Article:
Sibal is one minister who despite doing all kind of fire fighting handling odd issues by virtue of being part of the government has continued to keep his focus on policies that are forward looking and desired for a long while. Whether it is reforms in education, ICT enablement, e-governance, telecom or the post office system, here is one minister who is trying to burst the silos and take a composite view of the existing situation.

Leveraging Technology to Modernise Post & Telecom

From computerising and making post offices vibrant and responsive under Project Arrow, planning cash on delivery in Speed Post under BD-Systemic Changes to promoting India into a knowledge economy as broadband penetration and national optic fibre network, the Department of Posts and Telecom, handled by Sachin Pilot, Minister of State for Communication & IT, is set to ride on technology to reach the last mile.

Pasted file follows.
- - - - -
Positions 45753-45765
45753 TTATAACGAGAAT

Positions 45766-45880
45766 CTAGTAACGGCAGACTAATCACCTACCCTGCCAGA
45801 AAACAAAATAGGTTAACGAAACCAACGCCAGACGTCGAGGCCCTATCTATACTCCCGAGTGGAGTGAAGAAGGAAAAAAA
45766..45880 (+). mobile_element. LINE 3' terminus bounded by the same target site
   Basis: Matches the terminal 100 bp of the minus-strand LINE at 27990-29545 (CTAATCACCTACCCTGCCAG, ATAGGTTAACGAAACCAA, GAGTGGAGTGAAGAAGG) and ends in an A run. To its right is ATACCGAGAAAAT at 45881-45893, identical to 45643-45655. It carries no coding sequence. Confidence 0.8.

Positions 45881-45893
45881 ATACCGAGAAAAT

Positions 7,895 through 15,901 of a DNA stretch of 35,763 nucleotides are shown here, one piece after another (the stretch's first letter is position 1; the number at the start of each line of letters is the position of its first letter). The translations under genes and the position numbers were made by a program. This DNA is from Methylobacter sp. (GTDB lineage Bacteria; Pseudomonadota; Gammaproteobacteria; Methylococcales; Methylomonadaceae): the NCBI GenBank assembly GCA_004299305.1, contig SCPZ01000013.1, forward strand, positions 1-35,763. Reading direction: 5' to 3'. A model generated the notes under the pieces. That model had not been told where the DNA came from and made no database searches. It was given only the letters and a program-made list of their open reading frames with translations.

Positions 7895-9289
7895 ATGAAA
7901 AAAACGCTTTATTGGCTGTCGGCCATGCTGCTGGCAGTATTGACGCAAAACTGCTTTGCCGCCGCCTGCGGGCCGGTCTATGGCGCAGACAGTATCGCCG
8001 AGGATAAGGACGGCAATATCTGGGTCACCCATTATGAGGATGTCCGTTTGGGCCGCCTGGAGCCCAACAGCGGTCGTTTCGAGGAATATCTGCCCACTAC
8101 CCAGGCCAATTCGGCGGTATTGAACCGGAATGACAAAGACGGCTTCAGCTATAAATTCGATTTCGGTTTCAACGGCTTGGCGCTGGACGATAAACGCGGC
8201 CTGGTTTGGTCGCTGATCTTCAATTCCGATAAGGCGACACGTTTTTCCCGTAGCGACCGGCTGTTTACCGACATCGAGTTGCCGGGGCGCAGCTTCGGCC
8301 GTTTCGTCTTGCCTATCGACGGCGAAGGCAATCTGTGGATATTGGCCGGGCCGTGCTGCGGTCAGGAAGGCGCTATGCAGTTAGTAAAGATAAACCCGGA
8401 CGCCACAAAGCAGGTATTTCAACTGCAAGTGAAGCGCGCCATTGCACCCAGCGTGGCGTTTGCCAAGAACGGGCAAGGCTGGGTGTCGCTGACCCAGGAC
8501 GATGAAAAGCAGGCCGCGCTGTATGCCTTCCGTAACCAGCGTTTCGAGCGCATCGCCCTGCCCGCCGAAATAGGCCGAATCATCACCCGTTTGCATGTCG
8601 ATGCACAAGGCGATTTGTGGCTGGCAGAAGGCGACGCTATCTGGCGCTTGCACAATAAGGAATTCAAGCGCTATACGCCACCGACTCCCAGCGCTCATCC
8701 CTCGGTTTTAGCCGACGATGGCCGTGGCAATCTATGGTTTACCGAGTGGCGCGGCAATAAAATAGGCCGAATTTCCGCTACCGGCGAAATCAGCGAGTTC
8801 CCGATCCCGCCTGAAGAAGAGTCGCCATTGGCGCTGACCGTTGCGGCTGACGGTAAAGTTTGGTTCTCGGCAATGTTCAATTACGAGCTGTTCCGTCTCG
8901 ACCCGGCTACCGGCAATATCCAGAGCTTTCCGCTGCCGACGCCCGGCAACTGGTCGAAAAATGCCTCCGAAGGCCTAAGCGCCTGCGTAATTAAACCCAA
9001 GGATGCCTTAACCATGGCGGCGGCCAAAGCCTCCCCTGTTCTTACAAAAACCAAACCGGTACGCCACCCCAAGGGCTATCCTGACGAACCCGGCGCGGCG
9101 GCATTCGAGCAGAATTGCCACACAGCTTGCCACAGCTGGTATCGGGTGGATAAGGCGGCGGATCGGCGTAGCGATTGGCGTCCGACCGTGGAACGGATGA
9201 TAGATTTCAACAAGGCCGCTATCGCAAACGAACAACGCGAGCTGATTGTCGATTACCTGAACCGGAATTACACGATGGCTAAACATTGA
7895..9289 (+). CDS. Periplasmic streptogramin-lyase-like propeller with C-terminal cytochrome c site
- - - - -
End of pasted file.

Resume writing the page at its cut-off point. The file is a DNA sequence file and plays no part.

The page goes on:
Sachin Pilot

“That debate is long over whether we need technology or how much of it should be used in government programmes, in implementation of policies and in the budgetary allocations and how we are able to use information & Technology to better service our citizens. The debate now is who is doing how much,” says Pilot.

Under Project Arrow ‘Core Operations’, 15,500 post offices have already been computerised while 1,530 post offices have been covered under the Look & Feel’ part of the Project. The ‘Look & Feel’ involves training all staff of the project office, completion of basic documentation in each post office, improving the building, public area and supply of hardware within a given time frame. In the current financial year, another 22 post offices will be transformed under the Project.

Project Arrow not only increases revenue of the Department of Posts, raises traffic of accountable articles but also improves on the reporting system and brings down the savings bank requests. Apart from this Project, Department of Posts has embarked on Mail Network Optimisation Project to consolidate existing mail network of India Post, establish an effective online performance measurement system and process redesign and standardisation in mail offices/speed post Centres.